IHC refuses to interfere education policy matters, sends online exam matter to NCOC for decision

Zubair Qureshi

The Islamabad High Court (IHC) on Monday disposed of a petition that sought directions for online examination and sent it to the National Command & Operation Control to decide.

Chief Justice Athar Minallah while hearing a plea held that Supreme Court of Pakistan had made it clear courts would not interfere in education matters.

The petitioners’ counsel had submitted that coronavirus was spreading in the country while some private educational institutions had announced exams from March 9.

He has argued before the court that since students are already exposed to the virus with the government’s decision of reopening the educational institutions it would be unwise to expose them further by conducting exams at the examination halls/centres.

Rehanuddin Golarwi Advocate sought the court’s directions for the private schools to make it mandatory that they conducted online exams.

However, the chief justice disagreeing with his arguments observed the court would not make any decision on it.

He said when coronavirus spreads at schools it also affects the members of the students’ family.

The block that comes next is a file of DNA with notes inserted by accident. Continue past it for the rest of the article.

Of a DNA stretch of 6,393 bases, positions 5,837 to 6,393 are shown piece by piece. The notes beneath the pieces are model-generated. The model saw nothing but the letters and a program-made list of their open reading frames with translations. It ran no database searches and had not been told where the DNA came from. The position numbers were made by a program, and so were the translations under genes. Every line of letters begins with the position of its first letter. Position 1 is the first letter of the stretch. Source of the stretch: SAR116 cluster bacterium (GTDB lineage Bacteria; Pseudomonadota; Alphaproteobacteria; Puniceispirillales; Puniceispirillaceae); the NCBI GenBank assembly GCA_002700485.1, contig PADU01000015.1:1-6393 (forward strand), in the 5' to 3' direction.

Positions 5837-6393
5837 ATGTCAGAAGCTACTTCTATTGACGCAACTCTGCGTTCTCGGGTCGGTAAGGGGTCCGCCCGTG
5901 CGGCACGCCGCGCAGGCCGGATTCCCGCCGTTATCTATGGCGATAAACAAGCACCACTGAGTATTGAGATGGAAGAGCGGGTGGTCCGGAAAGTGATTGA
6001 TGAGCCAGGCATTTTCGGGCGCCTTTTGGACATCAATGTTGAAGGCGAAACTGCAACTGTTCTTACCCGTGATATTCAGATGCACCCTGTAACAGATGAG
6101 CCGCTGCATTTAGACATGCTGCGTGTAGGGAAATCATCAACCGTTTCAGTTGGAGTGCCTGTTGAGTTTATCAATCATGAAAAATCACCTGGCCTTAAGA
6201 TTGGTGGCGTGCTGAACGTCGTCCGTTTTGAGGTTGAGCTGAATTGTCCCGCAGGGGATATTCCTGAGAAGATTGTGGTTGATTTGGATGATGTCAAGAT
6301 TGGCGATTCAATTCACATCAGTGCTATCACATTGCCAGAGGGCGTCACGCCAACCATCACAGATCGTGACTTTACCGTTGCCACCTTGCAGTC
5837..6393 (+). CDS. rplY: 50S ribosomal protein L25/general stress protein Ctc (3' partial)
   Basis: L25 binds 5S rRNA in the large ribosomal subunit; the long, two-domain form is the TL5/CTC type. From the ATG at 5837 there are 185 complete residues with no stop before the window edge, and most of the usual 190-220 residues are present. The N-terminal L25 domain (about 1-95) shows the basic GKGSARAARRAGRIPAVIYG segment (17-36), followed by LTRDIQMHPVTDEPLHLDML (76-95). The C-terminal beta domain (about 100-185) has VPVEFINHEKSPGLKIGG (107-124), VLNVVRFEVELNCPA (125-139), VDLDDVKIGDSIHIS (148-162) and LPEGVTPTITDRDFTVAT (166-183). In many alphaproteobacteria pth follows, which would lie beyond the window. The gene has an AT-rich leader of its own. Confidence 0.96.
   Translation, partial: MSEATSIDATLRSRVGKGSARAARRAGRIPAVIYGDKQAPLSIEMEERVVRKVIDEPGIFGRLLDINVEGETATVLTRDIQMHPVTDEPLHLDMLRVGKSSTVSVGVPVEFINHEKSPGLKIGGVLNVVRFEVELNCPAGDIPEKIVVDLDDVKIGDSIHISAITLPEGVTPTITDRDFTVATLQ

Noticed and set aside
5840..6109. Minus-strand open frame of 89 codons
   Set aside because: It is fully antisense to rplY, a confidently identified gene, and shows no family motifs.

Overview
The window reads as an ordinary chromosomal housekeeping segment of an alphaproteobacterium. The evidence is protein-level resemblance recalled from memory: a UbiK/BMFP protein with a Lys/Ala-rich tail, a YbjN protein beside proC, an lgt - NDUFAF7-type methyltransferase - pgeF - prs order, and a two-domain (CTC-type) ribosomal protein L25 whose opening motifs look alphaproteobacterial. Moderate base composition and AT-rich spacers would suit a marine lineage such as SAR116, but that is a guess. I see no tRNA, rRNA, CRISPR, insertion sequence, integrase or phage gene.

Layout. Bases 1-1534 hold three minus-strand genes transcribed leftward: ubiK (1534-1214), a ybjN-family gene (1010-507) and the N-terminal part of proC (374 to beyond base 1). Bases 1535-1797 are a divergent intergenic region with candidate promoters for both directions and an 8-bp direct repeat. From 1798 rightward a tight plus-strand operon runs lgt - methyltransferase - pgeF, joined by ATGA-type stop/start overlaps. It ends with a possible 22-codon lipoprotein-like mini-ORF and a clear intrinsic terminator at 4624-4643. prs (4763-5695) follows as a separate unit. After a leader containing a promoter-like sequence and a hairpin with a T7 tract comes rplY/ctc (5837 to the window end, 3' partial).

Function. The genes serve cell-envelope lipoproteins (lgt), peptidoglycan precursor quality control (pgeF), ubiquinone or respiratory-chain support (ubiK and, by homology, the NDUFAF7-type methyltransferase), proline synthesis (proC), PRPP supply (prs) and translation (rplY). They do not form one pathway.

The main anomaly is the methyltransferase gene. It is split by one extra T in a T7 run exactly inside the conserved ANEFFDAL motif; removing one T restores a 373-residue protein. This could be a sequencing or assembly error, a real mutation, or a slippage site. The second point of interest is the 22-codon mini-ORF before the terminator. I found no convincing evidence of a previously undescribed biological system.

The chief justice however, remarked the court would issue instructions to the NCOC to decide the matter within one day.

Meanwhile, Islamabad on Monday reported 221 new cases of coronavirus taking the overall number of cases to 45,740 in the federal capital.

This is something alarming for the city, commented a doctor at the Pakistan institute of Medical Sciences (PIMS) as vaccination of general public above 60-years has also kick-started but still we are witnessing alarming rise in the cases, he said.

If we don’t take it seriously, we should be prepared for the third wave of coronavirus, he said, requesting not mention his name.

Residents of Islamabad had already expressed their concerns over holding of a three-day tourism festival at the F-9 park saying it might lead to the spread of Covid-19.

This causes not only environmental pollution but risk of virus spread as thousands of visitors, families, youths and stall holders in the festival are exposed to the virus and there are no proper measures being observed to prevent the virus, said they.

Under these circumstances holding festivals and exposing hundreds and thousands of participants to virus is simply unjustified, said a visitor to the park.

They left behind rubbish of all kinds and it would take the park staff days to remove them.

The festival held on March 5-7, 2021 featured a number of activities for the kids as well as the grown up.

There was a horse show, vintage car exhibition, motorbike racing and above all music concerts leaving little room for the people to keep distance or follow Covid-19 SOPs.